It was a long weekend filled with hacking anything related to MediaWiki or one of the Wikimedia projects (and sometimes other things, too). The Hackathon is completely open; we welcomed both seasoned and new developers, as well as people working on MediaWiki, tools, pywikipedia, gadgets, extensions, templates, etc.
The venue can easily be reached by public transport:
NS Train to Amsterdam Muiderpoort, +- 900m walk. 2.10 €, single ticket can be bought from the vending machines or counters in the train station. If you're traveling from Schiphol Airport, buy a ticket to Amsterdam Muiderpoort from Schiphol (3.90 €, train runs every 30 min direct, with change more often) rather then buy a second ticket at Amsterdam Centraal. (walking directions, ns.nl schedules)
GVB Bus 22 to Zeeburgerdijk +- 300m walk. 2.80 €, single ticket can be bought on board of the bus.
The dorms tend to consist of bunk beds where each bed has its own light and power supply. Inside each dorm there is a separate toilet and a separate shower. A sink is available in the dorm itself. You have to bring your own towels or rent them at the hostel.
We held the following workshops during the Amsterdam Hackathon.
Set up your development environment for MediaWiki
Presenters: Sumana Harihareswara, Mark Holmquist
We explained how to get set up so each participant can work on code and suggest her or his improvements to the MediaWiki maintainers -- including using Git, Gerrit and coverage for Mac, Linux, and Windows. All instructions provided were in Gerrit/Getting started (that page and its links are the slides).
NOTE: This workshop previously included a tutorial on getting a Vagrant instance set up. Our feeble conference wifi couldn't handle 25 simultaneous attempts to download a 300 megabyte file, and most of the workarounds we tried were insufficient, so we've decided to be more thorough about getting Git set up. If you want to set up Vagrant and are having issues following the instructions on mediawiki.org, you should contact User:MarkTraceur.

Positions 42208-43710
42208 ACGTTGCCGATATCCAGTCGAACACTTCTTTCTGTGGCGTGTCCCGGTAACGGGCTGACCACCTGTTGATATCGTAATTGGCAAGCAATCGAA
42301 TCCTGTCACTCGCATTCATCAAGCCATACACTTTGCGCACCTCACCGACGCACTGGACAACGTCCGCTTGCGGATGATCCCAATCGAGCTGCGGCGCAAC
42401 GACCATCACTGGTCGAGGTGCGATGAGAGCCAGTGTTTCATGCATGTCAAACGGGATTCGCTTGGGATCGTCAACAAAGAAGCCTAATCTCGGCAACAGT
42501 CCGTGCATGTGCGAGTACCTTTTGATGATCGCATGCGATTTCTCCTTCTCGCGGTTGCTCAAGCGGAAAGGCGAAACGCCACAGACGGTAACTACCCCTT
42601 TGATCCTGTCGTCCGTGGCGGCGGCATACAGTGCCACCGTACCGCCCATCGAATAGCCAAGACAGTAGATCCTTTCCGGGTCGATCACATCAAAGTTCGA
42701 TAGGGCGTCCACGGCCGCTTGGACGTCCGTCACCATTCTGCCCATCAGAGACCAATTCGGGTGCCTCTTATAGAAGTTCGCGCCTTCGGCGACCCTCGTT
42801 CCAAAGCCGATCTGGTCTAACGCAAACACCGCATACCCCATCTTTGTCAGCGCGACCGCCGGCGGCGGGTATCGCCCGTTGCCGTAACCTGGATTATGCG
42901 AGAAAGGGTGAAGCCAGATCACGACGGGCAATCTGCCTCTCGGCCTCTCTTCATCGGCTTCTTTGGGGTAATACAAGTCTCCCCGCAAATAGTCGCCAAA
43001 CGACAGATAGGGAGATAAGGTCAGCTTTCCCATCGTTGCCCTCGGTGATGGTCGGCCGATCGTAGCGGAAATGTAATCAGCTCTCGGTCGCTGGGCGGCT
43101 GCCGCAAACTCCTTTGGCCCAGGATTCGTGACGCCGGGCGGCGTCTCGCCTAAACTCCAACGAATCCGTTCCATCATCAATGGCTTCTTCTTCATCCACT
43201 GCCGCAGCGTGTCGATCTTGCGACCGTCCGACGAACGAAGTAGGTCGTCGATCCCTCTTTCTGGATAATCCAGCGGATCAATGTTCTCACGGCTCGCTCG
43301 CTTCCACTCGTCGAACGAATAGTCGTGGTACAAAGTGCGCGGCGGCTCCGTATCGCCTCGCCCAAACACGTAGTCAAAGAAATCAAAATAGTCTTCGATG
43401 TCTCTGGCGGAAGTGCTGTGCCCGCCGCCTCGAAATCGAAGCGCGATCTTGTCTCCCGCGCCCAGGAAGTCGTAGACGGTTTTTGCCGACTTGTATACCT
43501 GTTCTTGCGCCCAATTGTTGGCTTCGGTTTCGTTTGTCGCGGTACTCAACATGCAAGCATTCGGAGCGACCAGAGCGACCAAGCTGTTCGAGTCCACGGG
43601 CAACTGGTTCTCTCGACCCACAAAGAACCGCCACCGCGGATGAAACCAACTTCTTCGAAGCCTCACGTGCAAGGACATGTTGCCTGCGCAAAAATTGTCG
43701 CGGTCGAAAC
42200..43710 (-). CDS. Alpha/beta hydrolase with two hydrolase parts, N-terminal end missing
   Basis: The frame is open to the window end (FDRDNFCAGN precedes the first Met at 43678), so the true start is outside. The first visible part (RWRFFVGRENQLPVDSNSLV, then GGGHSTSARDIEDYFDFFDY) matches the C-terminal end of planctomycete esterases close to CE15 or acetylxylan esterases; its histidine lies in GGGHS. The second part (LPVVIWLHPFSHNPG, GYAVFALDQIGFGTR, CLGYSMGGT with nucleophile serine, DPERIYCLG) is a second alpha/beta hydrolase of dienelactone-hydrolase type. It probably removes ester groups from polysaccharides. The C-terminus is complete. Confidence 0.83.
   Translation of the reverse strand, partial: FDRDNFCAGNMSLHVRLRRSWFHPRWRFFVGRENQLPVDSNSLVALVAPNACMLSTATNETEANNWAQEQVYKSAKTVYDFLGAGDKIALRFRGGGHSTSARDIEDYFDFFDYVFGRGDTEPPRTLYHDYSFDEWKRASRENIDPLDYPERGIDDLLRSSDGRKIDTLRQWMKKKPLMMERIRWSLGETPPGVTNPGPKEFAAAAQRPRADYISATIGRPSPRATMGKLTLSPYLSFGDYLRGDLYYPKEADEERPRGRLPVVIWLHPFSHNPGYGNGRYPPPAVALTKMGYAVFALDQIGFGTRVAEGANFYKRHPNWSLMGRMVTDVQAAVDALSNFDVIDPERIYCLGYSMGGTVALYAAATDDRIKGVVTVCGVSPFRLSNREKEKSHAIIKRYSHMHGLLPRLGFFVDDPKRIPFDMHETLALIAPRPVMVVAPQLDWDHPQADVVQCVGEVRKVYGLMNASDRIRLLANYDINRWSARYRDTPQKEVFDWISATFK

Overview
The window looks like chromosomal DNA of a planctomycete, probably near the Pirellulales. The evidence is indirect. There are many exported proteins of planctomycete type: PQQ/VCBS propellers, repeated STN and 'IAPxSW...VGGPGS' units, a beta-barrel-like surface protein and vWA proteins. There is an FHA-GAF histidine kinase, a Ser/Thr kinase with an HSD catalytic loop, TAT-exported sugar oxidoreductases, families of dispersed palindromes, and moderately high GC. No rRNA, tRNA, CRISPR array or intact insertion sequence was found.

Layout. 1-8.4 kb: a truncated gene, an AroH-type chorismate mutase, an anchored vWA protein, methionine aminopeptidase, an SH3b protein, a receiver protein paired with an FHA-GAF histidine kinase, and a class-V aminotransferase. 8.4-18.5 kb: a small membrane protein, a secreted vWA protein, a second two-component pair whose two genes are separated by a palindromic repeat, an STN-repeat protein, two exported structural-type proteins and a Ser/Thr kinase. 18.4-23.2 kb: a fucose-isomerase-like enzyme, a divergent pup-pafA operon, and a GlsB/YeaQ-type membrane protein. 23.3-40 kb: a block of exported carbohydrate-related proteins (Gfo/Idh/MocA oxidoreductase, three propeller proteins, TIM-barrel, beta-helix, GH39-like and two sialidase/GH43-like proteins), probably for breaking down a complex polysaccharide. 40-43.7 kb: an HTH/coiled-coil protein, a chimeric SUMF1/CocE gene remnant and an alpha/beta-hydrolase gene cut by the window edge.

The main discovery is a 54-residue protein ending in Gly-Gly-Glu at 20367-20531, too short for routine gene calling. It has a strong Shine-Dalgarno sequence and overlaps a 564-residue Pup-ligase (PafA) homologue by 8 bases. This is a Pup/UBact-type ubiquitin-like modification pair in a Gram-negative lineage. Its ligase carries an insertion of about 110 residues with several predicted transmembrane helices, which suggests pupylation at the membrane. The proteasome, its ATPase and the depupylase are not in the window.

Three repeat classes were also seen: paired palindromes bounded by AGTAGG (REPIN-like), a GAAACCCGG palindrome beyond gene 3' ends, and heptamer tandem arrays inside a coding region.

Thanks to Max Semenik, Jens Ohlig, Sam Reed, and Brad Jorsch for assisting participants.
Question: How can you set up the Eclipse plugin for review? Answer.
Workshop description to be determined.
Interface design solutions for 5 problems in one hour
In this session, designers and user interaction experts helped each participant solve 5 interface design problems for their code in one hour. The session started with a 10 minute introduction of the methodology (view slides), and then, at a rapid pace, each person contributed to solving five interaction and design problems in 10 minutes each.
Lua in MediaWiki with Scribunto
Presenter: Brad Jorsch
This session featured a short introduction (with hands-on code examples) to MediaWiki's Scribunto extension—why we created it and how it works—followed by discussion on actually converting those pesky expensive templates to use Lua, and make your wiki faster.
Chris Steipp shows you how to prevent falling into often-seen security holes and improve your skill level (slides).
Tim Starling explains why caring about performance of your code is important if 23 billion pages per month have to be served by a website, and where to look to improve the performance of your code (slides).
Using Wikimedia Labs, migrating from Toolserver
Presenters: Ryan Lane and Marc-Andre Pelletier
Wikimedia Labs - In this part of the session, we guided participants through setting up a first Labs project.
Labs and Toolserver - In this part of the session, we informed participants about the latest on migrating Toolserver projects to Labs, and on what changes one might need to make in a bot or web tool to take advantage of the Tool Labs environment.
Wikibots (pywikipedia and others)
Presenters: Merlijn van Deen, Maarten Dammers
The Python Wikipediabot Framework is a collection of tools that automate work on MediaWiki sites. How can you use pywikipedia to write a simple bot? And how can you help improve pywikipedia and its documentation to help make bots better?
The goal of this workshop was to get you started, by installing and configuring pywikibot and its prerequisites. After explaining the basic principles, the presenters showed three example bots: two Wikidata bots and one GLAM bot. After this, the presenters answered questions on running and writing bots.